Howard County eliminates two-tier fire tax

All Howard County residents will pay the same rate for fire services, the council decided Thursday night in a move that brings Howard in line with the rest of the state.

The bill, introduced March 5 at the request of County Executive Ken Ulman, will eliminate separate tax rates for the more populated eastern part of the county and the rural western end, which traditionally has paid less. Howard is the only county in Maryland to have two rates to fund fire services.

"We are one county and we are providing the same level of service," said Councilwoman Courtney Watson, an Ellicott City Democrat, before casting her vote in favor of the bill.

Ulman has said that fire service in the west has improved in recent years and noted that county residents share the same fees for police, trash, schools and other government services. The administration has not proposed a new rate; Ulman said it should be discussed in the context of the overall budget.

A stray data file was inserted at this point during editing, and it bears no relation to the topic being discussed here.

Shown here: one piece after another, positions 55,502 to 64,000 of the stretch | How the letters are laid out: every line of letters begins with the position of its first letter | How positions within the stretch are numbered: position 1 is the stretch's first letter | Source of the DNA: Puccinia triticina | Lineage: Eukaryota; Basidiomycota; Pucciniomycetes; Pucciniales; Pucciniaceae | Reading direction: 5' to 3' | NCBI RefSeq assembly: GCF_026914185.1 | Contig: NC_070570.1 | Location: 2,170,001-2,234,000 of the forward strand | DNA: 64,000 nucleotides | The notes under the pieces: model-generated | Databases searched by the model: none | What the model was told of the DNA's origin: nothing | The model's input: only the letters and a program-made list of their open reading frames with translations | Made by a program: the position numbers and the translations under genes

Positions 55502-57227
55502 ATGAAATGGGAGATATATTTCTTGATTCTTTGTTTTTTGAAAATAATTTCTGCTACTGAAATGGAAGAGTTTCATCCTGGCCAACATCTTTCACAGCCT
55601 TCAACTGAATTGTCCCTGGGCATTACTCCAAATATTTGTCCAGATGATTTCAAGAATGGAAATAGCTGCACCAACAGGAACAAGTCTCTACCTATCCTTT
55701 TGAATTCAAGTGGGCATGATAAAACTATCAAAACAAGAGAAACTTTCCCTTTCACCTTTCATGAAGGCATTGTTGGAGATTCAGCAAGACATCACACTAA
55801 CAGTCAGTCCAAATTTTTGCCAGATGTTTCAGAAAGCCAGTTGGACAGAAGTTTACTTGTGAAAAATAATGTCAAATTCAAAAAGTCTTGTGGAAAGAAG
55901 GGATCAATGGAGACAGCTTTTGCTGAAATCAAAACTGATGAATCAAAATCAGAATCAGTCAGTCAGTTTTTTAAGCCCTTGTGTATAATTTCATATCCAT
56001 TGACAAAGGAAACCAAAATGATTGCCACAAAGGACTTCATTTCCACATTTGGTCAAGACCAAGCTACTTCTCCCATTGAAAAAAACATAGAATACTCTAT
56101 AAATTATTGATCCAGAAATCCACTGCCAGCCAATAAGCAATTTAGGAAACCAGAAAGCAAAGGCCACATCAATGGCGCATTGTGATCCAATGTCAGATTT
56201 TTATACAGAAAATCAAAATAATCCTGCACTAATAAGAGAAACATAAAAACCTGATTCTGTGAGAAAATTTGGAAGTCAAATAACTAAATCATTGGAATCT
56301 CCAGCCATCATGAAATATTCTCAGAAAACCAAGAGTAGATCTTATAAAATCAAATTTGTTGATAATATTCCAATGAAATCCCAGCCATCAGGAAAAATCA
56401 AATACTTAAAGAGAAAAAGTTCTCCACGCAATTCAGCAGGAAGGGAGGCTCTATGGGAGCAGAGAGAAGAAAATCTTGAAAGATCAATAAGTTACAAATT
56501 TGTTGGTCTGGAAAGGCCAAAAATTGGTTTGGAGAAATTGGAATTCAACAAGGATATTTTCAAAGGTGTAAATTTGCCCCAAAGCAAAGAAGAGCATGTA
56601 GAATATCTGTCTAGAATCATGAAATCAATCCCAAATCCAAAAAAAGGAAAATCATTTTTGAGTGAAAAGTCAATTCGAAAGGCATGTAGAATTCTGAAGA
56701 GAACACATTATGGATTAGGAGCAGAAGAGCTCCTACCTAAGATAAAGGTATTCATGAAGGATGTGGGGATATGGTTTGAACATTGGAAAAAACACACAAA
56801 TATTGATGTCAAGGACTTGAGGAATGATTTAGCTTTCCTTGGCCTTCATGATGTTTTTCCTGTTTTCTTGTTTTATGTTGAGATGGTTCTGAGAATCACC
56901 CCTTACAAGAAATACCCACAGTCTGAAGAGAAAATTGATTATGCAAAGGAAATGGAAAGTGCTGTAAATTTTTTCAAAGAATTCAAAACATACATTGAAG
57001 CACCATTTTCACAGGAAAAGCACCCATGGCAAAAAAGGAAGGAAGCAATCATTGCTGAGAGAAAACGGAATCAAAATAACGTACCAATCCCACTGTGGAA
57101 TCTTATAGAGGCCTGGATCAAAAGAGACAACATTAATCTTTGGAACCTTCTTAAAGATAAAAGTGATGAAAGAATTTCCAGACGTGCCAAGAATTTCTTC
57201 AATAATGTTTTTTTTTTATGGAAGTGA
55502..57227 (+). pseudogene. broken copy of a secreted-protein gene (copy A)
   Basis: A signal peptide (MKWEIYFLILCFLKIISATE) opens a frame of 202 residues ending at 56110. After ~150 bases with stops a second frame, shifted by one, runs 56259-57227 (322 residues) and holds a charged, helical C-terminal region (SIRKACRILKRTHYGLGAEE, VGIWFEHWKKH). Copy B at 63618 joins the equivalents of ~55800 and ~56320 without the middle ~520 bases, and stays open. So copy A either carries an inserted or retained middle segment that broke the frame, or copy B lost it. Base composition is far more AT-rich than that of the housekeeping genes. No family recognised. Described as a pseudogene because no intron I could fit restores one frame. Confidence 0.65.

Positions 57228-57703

Council Chairwoman Mary Kay Sigaty, a Columbia Democrat, also voted for the bill, saying that if the expectation of service is the same, all residents should pay the same rate.

Opponents of the change, including members of the Lisbon Volunteer Fire Company, have argued that the two-tiered system is fair because residents in the west already provide support and donations for fire departments that rely on mostly volunteer members.

But Fire Chief William F. Goddard III argued that fire stations across the county — not just those in the west — use volunteers. And, he said, "We've had tremendous improvements countywide."

Councilman Greg Fox, a Fulton Republican, was the only council member who opposed the single rate, though he said he recognized that improvements have been made. He had said previously that he would oppose the bill because it would hurt residents in the west, who must pay more for homeowners insurance because they are farther from fire stations.

Residents in the eastern portion of the county pay 13.55 cents for $100 of assessed property value, while residents in the west pay 2 cents less.

If residents in the west were required to pay the same as those in the east, the county would see a $1.8 million increase in revenue, county officials said.

The single rate will go into effect July 1.

The tiered tax system dates to 1955. It was amended in 1993 to reduce the number of jurisdictions to two.

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